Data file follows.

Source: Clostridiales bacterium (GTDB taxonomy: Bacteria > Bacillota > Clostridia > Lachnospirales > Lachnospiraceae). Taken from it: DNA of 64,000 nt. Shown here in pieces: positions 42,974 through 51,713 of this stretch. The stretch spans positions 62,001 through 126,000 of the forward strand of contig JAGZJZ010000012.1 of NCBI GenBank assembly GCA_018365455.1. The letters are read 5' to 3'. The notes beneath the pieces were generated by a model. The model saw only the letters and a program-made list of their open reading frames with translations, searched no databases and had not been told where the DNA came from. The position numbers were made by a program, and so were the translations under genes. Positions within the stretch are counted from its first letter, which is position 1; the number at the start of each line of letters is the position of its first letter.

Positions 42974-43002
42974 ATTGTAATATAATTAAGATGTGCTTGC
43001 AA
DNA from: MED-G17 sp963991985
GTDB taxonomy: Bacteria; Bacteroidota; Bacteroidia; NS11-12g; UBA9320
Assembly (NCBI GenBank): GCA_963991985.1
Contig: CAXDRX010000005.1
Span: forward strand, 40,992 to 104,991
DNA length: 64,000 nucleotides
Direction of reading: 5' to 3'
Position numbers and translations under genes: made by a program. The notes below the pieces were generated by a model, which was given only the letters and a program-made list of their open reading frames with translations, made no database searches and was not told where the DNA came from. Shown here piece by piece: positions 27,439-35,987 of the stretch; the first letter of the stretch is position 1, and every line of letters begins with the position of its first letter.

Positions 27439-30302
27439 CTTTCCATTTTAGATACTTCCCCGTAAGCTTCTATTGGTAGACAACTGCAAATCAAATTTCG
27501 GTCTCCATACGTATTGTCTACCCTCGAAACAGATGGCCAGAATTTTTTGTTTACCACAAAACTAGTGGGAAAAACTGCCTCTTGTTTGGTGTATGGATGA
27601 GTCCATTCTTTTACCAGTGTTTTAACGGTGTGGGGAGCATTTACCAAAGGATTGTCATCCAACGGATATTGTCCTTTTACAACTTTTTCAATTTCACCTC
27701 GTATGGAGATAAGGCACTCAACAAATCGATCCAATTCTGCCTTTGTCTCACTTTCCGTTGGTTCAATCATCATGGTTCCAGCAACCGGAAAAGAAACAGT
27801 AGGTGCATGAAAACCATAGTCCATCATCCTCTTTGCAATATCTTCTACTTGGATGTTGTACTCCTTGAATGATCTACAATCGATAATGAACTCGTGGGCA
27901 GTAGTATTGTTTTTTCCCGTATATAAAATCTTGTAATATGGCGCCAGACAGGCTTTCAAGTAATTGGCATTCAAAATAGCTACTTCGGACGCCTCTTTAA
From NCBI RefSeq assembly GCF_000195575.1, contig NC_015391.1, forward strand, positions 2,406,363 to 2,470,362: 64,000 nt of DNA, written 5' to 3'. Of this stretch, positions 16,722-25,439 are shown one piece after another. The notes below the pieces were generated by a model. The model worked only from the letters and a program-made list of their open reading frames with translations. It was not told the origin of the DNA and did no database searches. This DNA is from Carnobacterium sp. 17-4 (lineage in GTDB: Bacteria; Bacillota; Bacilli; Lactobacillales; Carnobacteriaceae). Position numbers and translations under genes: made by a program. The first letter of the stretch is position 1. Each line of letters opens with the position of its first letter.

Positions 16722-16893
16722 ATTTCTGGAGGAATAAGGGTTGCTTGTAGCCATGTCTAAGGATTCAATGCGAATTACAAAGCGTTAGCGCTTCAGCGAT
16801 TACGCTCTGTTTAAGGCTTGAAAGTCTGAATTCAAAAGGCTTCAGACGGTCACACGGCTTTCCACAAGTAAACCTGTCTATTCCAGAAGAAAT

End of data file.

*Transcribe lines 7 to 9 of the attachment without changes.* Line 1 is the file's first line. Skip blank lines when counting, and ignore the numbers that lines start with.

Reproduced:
Assembly (NCBI GenBank): GCA_963991985.1
Contig: CAXDRX010000005.1
Span: forward strand, 40,992 to 104,991